Aurangzeb struck hard against enemies who threatened the integrity or peace of the Mughal state, no matter their status or religion. He was not anti-Hinduism, Sikhism, or Shi’ism. Ram Puniyani states that Aurangzeb was not fanatically anti-Hindu, but rather continuously adapted his policies depending on circumstances. I totally reject the claim that he wanted to convert all Hindus and Sikhs to Muslims. If that was the case he would’ve accepted/acknowledged Ottoman Empire, instead he helped the rebellions and offered them asylum in his Kingdom. If he was against Shias, he wouldn’t have invited the most famous Shia scholar Mullah Baqar Majlisi of recent history to his kingdom thrice. I personally believe that they liked each other because of their common views about the implementation of Sharia and disagreements with Sufiism. Aurangzeb’s incursions into the Pashtun areas were described by Khushal Khan Khattak as Black is the Mughal’s heart towards all of us Pathans. Pashtuns were not Hindus or Sikhs, they were Muslims. Forget the brothers he did not even spare his own son. He was brutal, barbarous, callous and merciless to his enemies. He simply didn’t like any opposition against him. He was a notable expansionist who was widely feared not respected. The conquest of Shia Golconda by 1689, Mughal victories in the south expanded the Mughal Empire to 4 million square kilometres. But the supremacy was short-lived.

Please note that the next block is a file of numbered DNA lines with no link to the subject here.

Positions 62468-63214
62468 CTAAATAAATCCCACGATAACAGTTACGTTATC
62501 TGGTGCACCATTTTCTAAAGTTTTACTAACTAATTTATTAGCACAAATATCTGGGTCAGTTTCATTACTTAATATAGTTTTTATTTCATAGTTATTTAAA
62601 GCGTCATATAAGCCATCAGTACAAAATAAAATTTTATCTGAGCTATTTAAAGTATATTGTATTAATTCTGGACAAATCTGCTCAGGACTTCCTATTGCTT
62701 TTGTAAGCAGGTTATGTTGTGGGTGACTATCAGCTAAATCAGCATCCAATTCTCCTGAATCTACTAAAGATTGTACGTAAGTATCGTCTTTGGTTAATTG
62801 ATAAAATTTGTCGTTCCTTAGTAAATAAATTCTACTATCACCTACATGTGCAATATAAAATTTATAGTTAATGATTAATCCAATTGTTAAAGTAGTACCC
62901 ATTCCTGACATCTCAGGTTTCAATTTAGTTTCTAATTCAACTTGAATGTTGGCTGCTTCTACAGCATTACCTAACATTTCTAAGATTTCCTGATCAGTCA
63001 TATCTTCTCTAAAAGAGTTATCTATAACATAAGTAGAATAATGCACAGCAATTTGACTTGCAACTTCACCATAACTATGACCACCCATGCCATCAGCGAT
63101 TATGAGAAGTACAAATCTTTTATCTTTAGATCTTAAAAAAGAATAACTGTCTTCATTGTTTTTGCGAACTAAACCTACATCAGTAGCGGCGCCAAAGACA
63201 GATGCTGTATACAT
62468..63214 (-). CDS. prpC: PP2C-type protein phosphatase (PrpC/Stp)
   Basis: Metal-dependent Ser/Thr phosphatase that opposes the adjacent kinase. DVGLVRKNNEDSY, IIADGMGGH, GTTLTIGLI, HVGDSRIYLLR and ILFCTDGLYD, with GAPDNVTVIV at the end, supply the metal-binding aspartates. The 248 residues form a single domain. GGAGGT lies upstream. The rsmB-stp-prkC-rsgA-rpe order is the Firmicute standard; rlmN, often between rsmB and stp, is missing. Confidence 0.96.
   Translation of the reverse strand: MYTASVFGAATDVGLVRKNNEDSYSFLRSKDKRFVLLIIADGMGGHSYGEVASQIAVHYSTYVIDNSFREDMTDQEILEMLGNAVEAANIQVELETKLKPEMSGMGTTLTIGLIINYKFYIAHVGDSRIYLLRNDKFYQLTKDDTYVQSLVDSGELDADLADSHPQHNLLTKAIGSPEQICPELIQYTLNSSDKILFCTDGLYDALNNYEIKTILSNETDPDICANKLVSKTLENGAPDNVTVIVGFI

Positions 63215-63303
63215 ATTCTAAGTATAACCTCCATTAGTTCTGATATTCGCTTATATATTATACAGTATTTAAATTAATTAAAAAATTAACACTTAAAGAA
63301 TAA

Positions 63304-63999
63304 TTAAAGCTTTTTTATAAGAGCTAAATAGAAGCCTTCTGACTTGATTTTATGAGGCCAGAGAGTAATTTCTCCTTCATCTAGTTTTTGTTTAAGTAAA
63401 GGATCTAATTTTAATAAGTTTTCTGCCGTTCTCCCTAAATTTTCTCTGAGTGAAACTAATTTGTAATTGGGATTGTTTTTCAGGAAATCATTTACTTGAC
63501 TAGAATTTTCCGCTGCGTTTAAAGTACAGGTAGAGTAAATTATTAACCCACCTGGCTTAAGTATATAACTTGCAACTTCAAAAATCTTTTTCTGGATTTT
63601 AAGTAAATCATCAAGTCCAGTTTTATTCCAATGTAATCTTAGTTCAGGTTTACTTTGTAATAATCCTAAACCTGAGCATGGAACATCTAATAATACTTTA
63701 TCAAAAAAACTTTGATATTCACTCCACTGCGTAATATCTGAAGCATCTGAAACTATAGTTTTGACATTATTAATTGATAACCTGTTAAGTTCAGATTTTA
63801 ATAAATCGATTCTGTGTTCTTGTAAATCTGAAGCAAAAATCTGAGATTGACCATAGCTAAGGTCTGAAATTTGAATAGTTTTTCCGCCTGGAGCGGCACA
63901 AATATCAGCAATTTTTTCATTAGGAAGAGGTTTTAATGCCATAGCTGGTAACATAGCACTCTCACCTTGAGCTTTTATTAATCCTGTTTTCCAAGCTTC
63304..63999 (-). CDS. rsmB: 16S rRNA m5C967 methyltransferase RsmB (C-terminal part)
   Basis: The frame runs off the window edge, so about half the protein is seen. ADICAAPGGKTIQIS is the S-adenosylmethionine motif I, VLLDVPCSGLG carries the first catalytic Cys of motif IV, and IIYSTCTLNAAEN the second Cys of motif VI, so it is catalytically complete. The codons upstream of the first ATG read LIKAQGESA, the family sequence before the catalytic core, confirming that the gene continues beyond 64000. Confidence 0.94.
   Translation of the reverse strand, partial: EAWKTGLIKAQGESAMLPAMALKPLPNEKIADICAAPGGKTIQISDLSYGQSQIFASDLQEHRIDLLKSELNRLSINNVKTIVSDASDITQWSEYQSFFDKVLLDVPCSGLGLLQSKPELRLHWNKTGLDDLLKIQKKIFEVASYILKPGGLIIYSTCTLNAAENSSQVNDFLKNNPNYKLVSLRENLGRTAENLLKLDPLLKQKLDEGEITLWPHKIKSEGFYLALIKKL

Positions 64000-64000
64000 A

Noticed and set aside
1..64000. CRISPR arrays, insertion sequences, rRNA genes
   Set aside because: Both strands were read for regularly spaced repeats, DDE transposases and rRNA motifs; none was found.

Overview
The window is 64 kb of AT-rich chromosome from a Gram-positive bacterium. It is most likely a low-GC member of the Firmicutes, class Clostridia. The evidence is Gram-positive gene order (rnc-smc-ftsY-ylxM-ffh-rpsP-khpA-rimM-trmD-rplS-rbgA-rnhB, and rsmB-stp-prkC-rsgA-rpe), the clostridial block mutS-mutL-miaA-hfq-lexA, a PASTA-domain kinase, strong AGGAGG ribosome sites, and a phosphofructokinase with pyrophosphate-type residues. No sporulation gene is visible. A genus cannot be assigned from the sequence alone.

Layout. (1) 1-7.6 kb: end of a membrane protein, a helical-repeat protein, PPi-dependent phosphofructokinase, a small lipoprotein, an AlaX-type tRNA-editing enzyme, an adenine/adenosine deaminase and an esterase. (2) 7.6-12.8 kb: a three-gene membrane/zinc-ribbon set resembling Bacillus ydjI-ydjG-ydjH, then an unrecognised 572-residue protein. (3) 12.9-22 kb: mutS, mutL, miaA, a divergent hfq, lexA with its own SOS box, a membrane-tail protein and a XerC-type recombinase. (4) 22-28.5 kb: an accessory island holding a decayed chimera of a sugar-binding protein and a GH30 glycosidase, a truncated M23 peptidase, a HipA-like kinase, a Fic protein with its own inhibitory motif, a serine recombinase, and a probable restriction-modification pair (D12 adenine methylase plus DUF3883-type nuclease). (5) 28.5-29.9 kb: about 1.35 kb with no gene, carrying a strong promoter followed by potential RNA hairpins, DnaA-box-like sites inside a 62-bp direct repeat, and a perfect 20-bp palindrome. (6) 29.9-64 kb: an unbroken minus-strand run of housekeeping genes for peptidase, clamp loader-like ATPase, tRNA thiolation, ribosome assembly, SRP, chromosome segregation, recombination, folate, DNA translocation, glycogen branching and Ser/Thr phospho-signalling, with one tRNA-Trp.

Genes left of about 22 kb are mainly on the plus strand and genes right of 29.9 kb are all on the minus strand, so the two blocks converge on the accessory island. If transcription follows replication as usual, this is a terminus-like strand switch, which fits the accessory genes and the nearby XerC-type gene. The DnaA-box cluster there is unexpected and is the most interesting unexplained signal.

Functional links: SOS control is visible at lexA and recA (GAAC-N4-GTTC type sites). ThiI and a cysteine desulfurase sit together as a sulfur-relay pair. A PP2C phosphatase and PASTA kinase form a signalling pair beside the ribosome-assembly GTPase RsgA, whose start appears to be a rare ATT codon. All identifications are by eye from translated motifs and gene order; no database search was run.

Deathbed notes:

I know not who I am, where I shall go, or what will happen to this sinner full of sins. . . . My years have gone by profitless. God has been in my heart, yet my darkened eyes have not recognized his light. . . . There is no hope for me in the future. The fever is gone, but only the skin is left. … I have greatly sinned, and know not what torments await me. . . .